Last year, when Epos importer Music Hall contacted me about reviewing the then-new M16 floorstanding loudspeaker, I hesitated. I had been very impressed with the M16's little bookshelf brother, the M5 (see my review in the April 2005 Stereophile, Vol.28 No.4), which I found uncolored, detailed, and a great value. Most of all, the M5 had an incredible balance of performance. But several times in the past, having been seduced by a wonderfully balanced bookshelf speaker, I've then been disappointed by one of its costlier, floorstanding brethren. The larger speaker might share the bookshelf's overall character, have deeper bass, and play louder with less strain, but too often that magical sense of balance that I had so enjoyed in the smaller speaker would be absent.
Audio shows are where reviewers search out products for possible review. We are always on the lookoutor listenoutfor components that transcend the boundaries of the ordinary, that set the pulse racing a little faster. The 2007 Rocky Mountain Audio Fest, held in Denver last October, was the first RMAF I had attended, and among the rooms that impressed me was one featuring components from the Japanese brand Esoteric, which was celebrating its 20th anniversary.
Balanced performance isn't the be-all and end-all of product design. A person can listen to a product which balances the highs with the lows, detail with forgiveness, delicacy with dynamics, and still feel unmoved. Such a product might sound "proper," but it won't produce the illusion of a live performance. It takes a special window or two on reality to convince you you're listening to live music. Such a loudspeaker may have other deficiencies which keep it from being a universally appealing product, but it keeps reminding you of the live experience. It may appeal only to a small number of audiophiles, but their experience may well be more intense.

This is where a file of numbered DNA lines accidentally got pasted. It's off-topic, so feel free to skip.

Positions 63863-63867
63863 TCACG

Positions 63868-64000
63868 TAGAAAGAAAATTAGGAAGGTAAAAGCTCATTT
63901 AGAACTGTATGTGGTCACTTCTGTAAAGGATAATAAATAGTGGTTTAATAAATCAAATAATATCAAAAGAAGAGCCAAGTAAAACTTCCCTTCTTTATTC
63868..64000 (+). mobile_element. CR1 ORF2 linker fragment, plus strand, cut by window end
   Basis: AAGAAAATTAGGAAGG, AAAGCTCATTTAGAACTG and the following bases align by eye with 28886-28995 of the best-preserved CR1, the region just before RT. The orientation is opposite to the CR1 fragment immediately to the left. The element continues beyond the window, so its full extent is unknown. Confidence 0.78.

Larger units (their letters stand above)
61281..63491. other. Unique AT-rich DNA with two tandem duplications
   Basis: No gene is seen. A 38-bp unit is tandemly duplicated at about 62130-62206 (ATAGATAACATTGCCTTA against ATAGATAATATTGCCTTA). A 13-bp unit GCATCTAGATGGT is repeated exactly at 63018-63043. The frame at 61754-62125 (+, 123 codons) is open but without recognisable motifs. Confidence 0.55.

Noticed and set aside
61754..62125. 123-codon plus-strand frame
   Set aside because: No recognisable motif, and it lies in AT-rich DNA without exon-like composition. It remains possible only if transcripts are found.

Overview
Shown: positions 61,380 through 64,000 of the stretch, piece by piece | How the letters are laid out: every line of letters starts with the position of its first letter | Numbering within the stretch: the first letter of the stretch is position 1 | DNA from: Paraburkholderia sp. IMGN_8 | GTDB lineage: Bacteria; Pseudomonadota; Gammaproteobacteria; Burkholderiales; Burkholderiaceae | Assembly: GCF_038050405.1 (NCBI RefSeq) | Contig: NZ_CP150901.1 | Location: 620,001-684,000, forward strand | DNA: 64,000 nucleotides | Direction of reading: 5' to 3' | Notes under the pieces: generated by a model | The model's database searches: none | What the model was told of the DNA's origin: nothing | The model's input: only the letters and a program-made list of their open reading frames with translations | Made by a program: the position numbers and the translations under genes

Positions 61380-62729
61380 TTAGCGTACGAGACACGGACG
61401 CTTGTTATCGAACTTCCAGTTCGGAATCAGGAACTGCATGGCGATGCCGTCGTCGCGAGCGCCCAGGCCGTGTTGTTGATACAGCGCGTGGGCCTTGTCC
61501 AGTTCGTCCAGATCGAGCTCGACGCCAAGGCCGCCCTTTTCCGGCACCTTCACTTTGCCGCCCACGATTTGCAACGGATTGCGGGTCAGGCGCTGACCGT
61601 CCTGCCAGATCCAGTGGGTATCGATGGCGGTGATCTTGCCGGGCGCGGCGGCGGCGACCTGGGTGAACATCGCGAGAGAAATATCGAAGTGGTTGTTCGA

Does spending more money on audio equipment get you better sound? Some audiophiles assume that anything that costs more must be betterand that if it's relatively inexpensive, then it can't be any good. Others hold the opposite view: expensive components can't possibly be worth their prices, and those who manufacture themand audio journalists who report on themmust be charlatans.
With the introduction of the 1000 Be series in 2005, Focal slipped its exclusive, high-performance beryllium tweeter out of the stuffy-looking Utopia series and into a sleeker, more stylish, more modern form.
Considering that the crates they're shipped in are each as large as a Manhattan studio apartment, once they'd been set up in my listening room, Focal's Maestro Utopia III speakers weren't as visually overpowering as I'd anticipated. The elegant dark-gloss front baffles, the gloss-gray side panels, and the fact that the speaker's three subenclosures are vertically arrayed so that the top, midrange section is angled down, significantly reduced their apparent size.
When you wish upon a star,
Makes no difference who you are;
Anything your heart desires,
Will come to you.Jiminy Cricket
12-21-92-17-52-46. Big deal, another $100,000 lottery winner. Where's Jean-Phillipe? Probably off getting us something to drink. Who can blame him? I can't believe people sit around dreaming and waiting to hear all these winning numbers. J-P, you out there?
Young, good-looking, brightJ-P had a lot going for him. He certainly didn't need to sit here listening to winning lottery numbers. Ah, there you are. What are you mumbling about?
"12-21-92-17-52-46. I've won! I've won! I've won!" He shouted over and over, almost crushing me in a bear hug.
My oh my, J-P had really won a big one. And what was it he'd been dreaming about while buying all those tickets every payday for the last three years? Speakers! He'd wanted to own the best loudspeakers in the world, and now he could.
I reviewed JMlab's Mezzo Utopia loudspeaker in the July 1999 Stereophile (Vol.22 No.7). By chance, the Mezzos had followed a pair of B&W Nautilus 801s into my listening room, and the substitution had proved rather interesting. For all their many fine qualities, the 801, with its 15" bass driver, was distinctly bass-heavy in my room, whereas the 11" drivers of the Mezzos seemed just right in this regard.